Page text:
The Greek philosopher Aristotle in Nicomecan Ethics, Book 10 said that in politics one must not expect the same rigor as in the sciences, because much of politics is subject to debate, opinions and uncertainty.

But here, from Aristotle, I beg to differ. The sciences have always dealt with approximations and theories which have built with opinions and experimentation. The scientific method is but a systematic means of testing a conceived idea. The idea is then accepted as truth, if other people under the same conditions can arrive at the same result (reproducibility) and if the error involved is minimal.

Physics attempts to model the interactions in the real world at least at a macroscopic level. Even if we take the famous Newton’s laws*, they are simply an approximation of how moving objects function. The objects are reduced to mere points and all forces on it are attributed to be acting on the center of gravity. This approximation works well, the results of the calculation closely *approach* the actual values. To accurately describe the functioning of all objects we need an accurate model of the world and it is very well known that such a thing has never been achieved.

In mathematics we take another creation of Newton’s, Calculus which is extensively used in other sciences. Since calculus is very vast, I shall take the example of integration. Simply put, we use integration to find the area under the graph of a positive function. To do this we divide the area under the graph into various rectangle and add their areas up.

As shown in the figure, there is a lot of error involved in this, to reduce the error we increase the number of rectangles and decrease their breath. The result *approaches* the actual value of the area under the graph of a function.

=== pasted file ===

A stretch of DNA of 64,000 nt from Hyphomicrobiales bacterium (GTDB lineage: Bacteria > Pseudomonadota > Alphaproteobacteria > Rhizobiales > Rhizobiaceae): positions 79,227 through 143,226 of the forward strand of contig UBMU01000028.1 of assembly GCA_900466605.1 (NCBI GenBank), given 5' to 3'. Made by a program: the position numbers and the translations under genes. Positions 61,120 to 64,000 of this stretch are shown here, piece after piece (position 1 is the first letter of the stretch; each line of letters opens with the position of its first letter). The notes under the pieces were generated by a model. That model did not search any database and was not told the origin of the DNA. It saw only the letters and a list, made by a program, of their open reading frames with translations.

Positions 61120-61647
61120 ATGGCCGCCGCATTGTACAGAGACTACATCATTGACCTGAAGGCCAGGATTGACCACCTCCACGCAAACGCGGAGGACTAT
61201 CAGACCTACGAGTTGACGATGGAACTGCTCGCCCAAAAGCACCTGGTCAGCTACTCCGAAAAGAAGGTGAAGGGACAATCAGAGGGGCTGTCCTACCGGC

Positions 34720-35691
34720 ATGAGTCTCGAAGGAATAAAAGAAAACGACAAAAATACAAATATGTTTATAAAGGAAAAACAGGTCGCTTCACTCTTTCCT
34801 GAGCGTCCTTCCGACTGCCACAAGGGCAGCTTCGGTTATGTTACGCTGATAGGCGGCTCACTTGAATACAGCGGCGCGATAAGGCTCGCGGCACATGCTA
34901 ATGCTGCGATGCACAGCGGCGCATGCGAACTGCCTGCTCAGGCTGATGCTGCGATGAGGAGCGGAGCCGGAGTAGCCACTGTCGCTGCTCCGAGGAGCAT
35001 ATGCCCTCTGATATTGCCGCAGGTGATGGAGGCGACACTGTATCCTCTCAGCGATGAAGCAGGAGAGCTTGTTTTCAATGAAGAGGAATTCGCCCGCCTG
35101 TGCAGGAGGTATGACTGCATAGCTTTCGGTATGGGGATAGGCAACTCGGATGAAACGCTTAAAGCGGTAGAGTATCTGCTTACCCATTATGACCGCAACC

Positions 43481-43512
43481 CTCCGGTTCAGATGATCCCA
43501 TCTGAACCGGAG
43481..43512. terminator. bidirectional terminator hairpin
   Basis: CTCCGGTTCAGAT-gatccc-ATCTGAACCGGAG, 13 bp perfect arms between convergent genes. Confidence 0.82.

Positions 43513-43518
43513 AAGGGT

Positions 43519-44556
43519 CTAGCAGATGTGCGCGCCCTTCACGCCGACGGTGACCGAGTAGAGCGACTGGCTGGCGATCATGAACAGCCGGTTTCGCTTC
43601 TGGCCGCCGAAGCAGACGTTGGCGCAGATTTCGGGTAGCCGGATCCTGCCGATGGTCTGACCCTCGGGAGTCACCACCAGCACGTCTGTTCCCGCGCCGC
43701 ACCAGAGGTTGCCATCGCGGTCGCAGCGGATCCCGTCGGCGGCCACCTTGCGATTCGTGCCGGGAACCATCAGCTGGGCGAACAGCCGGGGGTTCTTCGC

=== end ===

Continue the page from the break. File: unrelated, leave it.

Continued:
Many more examples can be found in all the different branches of the sciences. Thus, we come to see that mathematics or physics or any other science is precise only in theory and entails a lot of ‘reasonable’ assumptions, approximations and other errors when actually applied to real life situations. Similar things can be said about political science. It, like it’s more ‘rigorous’ counterparts, arrives at a conclusion through logic and thought. It is open to debate, just like the sciences, which have an elaborate system of publishing articles and many people testing them for validity and then agreeing upon them, to establish a theorem. In political science, the debate is publicly known as they deal directly with society, but it too has various people with various ideas arrived upon logically with some assumptions and approximations. The ways of experimentation may differ, but both the sciences have the same error when dealing with real life. And thus, when we take all this into consideration, one can say that the rigor in political theory is as fundamental to it as it is to the sciences.

*Dear physicists, I have taken Newton’s laws as an example even though there have been other theories developed which give better results, as they are more famous and many people have come to understand them and their assumptions. If this doesn’t convince you, I urge you consider the example of the flow of a river. Though it is consistent at all points, it is not rigorously describable.